The Oklahoma House of Representatives passed a bill on 26 April making it legal to ban gay and lesbian couples from adopting in the state.
This bill would allow adoption and foster care agencies to discriminate against parents whose lifestyle conflicts with their ‘sincerely held religious beliefs.’
The Adoption Protection Act passed the Republican-controlled House with a 60-26 vote. This is the second time a bill like this has passed the Oklahoma Senate.
The Catholic Conference of Oklahoma, which supports the bill, is working on removing an amendment in the bill which only allows this discrimination to organizations that don’t receive federal funding.
A similar bill is also making waves in Kansas, where LGBTI advocates are working to oppose it. LGBTI activists deem such laws a civil rights setback. Though it was initially rejected in March, the work isn’t done.
‘At this very moment, there is a bill rooted in nothing more than discrimination and bigotry working its way through the state legislature,’ said Chad Griffin, president of the Human Rights Campaign (HRC).
Griffin urged Kansas residents to oppose this legislation, which he says sends an ‘openly hostile message’ to LGBTI Americans across the country.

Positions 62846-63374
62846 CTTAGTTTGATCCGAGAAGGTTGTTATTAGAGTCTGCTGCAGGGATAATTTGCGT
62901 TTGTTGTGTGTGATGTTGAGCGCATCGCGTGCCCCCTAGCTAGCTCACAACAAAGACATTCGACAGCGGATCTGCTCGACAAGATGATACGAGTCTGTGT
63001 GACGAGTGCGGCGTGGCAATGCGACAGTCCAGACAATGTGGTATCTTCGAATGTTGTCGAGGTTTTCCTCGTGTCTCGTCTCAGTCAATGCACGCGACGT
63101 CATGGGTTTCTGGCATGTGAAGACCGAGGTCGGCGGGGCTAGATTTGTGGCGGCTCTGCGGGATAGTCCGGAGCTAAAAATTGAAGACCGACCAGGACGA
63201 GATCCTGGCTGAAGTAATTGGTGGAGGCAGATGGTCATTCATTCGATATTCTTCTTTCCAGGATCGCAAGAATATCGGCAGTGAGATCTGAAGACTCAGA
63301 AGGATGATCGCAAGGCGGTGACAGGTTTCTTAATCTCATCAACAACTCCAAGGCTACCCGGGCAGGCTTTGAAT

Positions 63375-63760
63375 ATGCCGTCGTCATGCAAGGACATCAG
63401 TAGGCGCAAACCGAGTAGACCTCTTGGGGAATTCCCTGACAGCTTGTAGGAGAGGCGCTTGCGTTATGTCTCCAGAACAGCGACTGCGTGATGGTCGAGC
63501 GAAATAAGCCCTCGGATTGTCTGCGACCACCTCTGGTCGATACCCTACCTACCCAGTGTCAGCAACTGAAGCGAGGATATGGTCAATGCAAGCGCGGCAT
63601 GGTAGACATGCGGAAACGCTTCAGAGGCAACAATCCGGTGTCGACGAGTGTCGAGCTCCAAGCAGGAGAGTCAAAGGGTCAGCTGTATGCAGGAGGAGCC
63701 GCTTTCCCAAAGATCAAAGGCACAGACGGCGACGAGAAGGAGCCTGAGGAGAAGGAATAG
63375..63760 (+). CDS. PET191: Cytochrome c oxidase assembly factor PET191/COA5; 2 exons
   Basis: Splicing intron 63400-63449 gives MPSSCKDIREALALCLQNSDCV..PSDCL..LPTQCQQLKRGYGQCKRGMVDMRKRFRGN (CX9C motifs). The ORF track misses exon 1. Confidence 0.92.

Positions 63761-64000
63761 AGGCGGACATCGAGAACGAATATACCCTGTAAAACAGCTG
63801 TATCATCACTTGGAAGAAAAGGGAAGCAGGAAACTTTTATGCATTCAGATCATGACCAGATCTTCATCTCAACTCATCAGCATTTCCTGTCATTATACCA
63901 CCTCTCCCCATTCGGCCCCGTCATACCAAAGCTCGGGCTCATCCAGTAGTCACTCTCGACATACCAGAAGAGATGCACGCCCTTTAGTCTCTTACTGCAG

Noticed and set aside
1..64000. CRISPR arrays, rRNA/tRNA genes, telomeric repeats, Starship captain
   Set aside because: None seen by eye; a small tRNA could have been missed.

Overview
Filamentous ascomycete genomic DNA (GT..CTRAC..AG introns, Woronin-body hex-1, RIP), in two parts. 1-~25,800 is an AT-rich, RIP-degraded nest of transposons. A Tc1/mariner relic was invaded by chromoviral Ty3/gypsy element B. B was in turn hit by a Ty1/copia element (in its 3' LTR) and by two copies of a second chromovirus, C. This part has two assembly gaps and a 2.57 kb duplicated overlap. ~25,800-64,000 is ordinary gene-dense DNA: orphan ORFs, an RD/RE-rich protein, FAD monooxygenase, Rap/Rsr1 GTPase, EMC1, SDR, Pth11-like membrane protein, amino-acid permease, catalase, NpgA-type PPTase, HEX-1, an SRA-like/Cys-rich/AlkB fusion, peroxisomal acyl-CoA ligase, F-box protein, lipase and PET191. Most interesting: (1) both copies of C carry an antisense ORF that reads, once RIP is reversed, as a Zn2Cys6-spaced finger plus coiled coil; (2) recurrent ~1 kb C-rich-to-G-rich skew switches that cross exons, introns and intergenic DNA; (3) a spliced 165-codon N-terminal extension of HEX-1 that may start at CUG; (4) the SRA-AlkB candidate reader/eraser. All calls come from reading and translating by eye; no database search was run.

The bill passed the Kansas Senate. It is now awaiting House approval.
On Thursday 26 April, a Kansas City-area pastor led the opening prayer for lawmakers.
‘Touch the hearts of our lawmakers with the wisdom and courage to uphold conscience rights and religious liberties for all,’ Father Brian Schieber said. ‘Protect all people from being forced to violate their moral and religious convictions.’
Supporters and Opponents
Supporters of the bill claim that considering how overloaded the foster care system is, losing faith-based agencies would only increase the burden. However, opponents say that allowing agencies to discriminate against LGBTI parents isn’t helping to find these children homes.
Tom Witt, head of LGBTI advocacy group Equality Kansas, is one such opponent. He believes the problem isn’t a shortage of agencies, but rather a shortage of families. And discriminating against LGBTI families only drains the ‘already shallow pool.’
Lori Ross, president of Foster Adopt Connect which has agencies across Kansas and Missouri, doesn’t believe this discrimination will end with LGBTI adults. She believes that LGBTI youth in the system will also have a harder time.
‘If they, in the privacy of their agencies and their churches, want to engage in discriminatory behavior, that’s between them and God,’ Witt stated. ‘Right now, what they’re trying to do is between them and the rest of us taxpayers.’